Activists with BikeLoudPDX and the Asian Pacific American Network of Oregon rejoice at the sight of new — and lower — speed limit signs on SE Division.
(Photo: BikeLoudPDX)

The City of Portland has unleashed a barrage of attacks against a key rival in their fight against speeding.

With Vision Zero firmly planted as a top priority at the highest levels of city government, the Bureau of Transportation has turned their attention to two of our most dangerous streets: SE Division and SE 122nd.

Here are updates on several speed-related items we continue to track…
[Read more…]

A look at how D.C. is building protected bikeways

Posted on March 7th, 2017 at 11:08 am.

Wash DC - First St. protected bikeway-3.jpg

DC has started carving up their downtown streets so that bicycle users get a larger portion.
(Photos: J. Maus/BikePortland)

If it can happen in D.C., can it happen in Portland?
[Read more…]

Planning commissioner forces City to defend I-5 widening project

Posted on March 2nd, 2017 at 2:53 pm.

N Williams Ave Community Forum.JPG-24

Chris Smith thinks widening I-5 in Portland is a big mistake.
(Photo: J. Maus/BikePortland)

Noted transportation activist and Portland Planning and Sustainability Commissioner Chris Smith made a bold move Tuesday night that could have thrown a wrench in the works the State of Oregon’s top transportation priority.

Smith put forward a motion at a work session meeting of the Planning Commission that would have taken the I-5 Broadway Weidler Facility Plan out of the City of Portland’s Transportation System Plan. The TSP is Portland’s road investment guidebook and any major project that wants funding must be listed in it. As we reported yesterday, this $450 million (estimated) project is one of three freeway mega-projects lined up to receive significant funding in the transportation package currently being negotiated in Salem.

Smith was the sole PSC Commissioner to vote against the project when it was passed as part of the N/NE Quadrant Plan (a component of the Central City 2035 Plan) back in 2012. Judging from his pointed remarks about the project Tuesday night, he still hasn’t warmed up to the idea.
[Read more…]

The skinny on the three Portland-area freeway projects in line for state funding

Posted on March 1st, 2017 at 10:28 am.

traffic on i-5 -1

The projects would add supply to a high-demand system.
(Photo: J. Maus/BikePortland)

By now you’ve probably heard whispers and/or seen the headlines about the three freeway widening projects in the Portland region that are a top priority of lawmakers statewide. The goal of the projects is to improve driving conditions for motor vehicle users on Interstate 217 south of Beaverton, I-5 adjacent to the Rose Quarter, and I-205 south of Oregon City.

These three projects represent an estimated cost of $1,000,000,000 — that’s a billion with a “b”. Lawmakers won’t be able to fully fund them in their forthcoming transportation package, but it’s expected they’ll get a significant jumpstart.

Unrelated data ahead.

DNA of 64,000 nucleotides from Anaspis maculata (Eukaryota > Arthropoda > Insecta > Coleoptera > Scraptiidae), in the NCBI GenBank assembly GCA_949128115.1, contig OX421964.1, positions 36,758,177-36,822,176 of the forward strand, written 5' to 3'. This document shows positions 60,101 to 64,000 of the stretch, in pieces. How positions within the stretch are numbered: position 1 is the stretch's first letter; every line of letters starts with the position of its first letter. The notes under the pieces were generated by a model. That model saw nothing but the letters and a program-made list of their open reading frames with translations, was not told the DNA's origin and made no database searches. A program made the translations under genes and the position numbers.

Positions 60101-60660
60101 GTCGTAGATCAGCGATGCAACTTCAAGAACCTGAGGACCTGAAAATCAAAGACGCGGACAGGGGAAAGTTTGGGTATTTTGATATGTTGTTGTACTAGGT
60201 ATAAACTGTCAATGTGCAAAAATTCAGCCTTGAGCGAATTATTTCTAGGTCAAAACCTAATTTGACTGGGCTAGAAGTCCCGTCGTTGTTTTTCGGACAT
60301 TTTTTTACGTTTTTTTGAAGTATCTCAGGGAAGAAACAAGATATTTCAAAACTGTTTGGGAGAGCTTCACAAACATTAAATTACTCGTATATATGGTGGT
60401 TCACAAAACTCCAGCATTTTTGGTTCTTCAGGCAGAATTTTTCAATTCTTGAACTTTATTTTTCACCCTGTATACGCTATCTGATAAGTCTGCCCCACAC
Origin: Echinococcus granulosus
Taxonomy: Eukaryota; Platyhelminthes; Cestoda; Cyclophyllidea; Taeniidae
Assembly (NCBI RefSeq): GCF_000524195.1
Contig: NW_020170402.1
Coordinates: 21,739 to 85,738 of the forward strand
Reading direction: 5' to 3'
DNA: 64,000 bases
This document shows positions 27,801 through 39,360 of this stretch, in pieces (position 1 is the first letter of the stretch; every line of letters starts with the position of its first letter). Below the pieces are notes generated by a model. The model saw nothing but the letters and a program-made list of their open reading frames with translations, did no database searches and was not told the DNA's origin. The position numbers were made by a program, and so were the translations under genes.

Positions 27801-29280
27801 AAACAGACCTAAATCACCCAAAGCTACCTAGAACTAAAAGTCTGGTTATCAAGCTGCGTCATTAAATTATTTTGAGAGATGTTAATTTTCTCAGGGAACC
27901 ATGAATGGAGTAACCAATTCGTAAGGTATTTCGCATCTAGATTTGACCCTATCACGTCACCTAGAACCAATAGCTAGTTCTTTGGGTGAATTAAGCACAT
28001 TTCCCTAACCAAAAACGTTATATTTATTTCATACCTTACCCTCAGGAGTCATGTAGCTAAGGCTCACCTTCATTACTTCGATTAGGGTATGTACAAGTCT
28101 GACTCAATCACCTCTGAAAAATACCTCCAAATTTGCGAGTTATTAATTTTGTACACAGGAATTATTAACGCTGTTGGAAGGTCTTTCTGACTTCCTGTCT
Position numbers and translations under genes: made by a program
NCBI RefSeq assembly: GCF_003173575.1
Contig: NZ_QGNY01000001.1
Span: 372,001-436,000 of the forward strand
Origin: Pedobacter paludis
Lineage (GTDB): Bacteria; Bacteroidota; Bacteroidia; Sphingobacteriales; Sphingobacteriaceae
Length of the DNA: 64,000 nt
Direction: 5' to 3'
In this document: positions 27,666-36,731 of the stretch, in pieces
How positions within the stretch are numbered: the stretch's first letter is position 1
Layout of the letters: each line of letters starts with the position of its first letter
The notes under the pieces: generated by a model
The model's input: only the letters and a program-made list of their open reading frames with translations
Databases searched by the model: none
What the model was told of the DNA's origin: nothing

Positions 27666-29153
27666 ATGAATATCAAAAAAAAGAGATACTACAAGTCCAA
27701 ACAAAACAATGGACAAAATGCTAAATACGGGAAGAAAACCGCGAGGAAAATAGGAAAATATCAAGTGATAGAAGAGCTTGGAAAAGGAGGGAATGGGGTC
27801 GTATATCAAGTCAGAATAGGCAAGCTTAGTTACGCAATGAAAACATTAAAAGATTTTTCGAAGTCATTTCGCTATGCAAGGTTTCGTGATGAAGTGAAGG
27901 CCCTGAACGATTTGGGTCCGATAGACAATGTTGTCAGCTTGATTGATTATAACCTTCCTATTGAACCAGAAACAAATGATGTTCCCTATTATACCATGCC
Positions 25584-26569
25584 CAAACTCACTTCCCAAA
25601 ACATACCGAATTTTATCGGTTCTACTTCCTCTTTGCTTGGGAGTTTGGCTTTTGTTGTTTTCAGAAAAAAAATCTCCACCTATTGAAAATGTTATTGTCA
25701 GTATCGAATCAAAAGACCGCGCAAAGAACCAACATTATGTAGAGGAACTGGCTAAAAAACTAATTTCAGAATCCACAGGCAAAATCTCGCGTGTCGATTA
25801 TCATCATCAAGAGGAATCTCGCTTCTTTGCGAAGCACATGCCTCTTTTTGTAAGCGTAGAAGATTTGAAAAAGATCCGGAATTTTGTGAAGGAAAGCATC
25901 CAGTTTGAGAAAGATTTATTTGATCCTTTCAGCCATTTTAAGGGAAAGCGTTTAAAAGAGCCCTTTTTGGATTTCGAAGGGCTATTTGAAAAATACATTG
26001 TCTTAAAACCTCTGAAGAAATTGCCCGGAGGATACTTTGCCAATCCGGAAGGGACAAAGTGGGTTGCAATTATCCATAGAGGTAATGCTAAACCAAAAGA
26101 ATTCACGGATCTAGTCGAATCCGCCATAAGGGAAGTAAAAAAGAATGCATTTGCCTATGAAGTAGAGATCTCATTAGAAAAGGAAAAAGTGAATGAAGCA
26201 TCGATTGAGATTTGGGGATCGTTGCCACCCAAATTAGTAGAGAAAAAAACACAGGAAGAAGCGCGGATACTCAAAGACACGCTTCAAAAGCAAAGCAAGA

Because freeway expansions tend to be very controversial in our region (with good reason), these projects have flown under-the-radar of most people (except those working to get them funded). Another reason there hasn’t been a robust public debate about these projects is that — even though they’ve been listed in various plans (like Metro’s Regional Transportation Plan) for many years — they’ve been unfunded and relegated to “wish lists”. But now that real money is on the table, the tone around these projects has quickly gotten a lot more serious. Everyone who cares about the future of transportation in our region should learn more about them.

Like I mentioned above, these three projects alone are estimated to cost about $1 billion. Now that I have your attention, here’s what I’ve found out about each one…
[Read more…]

With $8 million up for grabs, Portland kicks off series of Safe Routes to School open houses tonight

Posted on February 28th, 2017 at 3:24 pm.

Bike to School Day in NoPo-6

(Photo: J. Maus/BikePortland)

Have traffic safety concerns in your neighborhood that prevent you and your kids from biking to school? Listen up…

Thanks to the voter-approved, 10-cent increase in the local gas tax, the City of Portland Bureau of Transportation expects to raise about $64 million over the next four years. The money will be spent on a wide range of projects between now and 2020. About $8 million of that total amount is set aside specifically for making it safer and easier for people to walk, bike, and roll to school. This is important because safety concerns are a major barrier to people when deciding how they’ll get their kids to school. The most recent City survey of people who live 1-2 miles away from their school found that 51 percent of respondents were concerned about traffic safety — more than any other limiting factor in their travel choice.

Now PBOT wants to hear your feedback to make sure this $8 million helps ameliorate those concerns.[Read more…]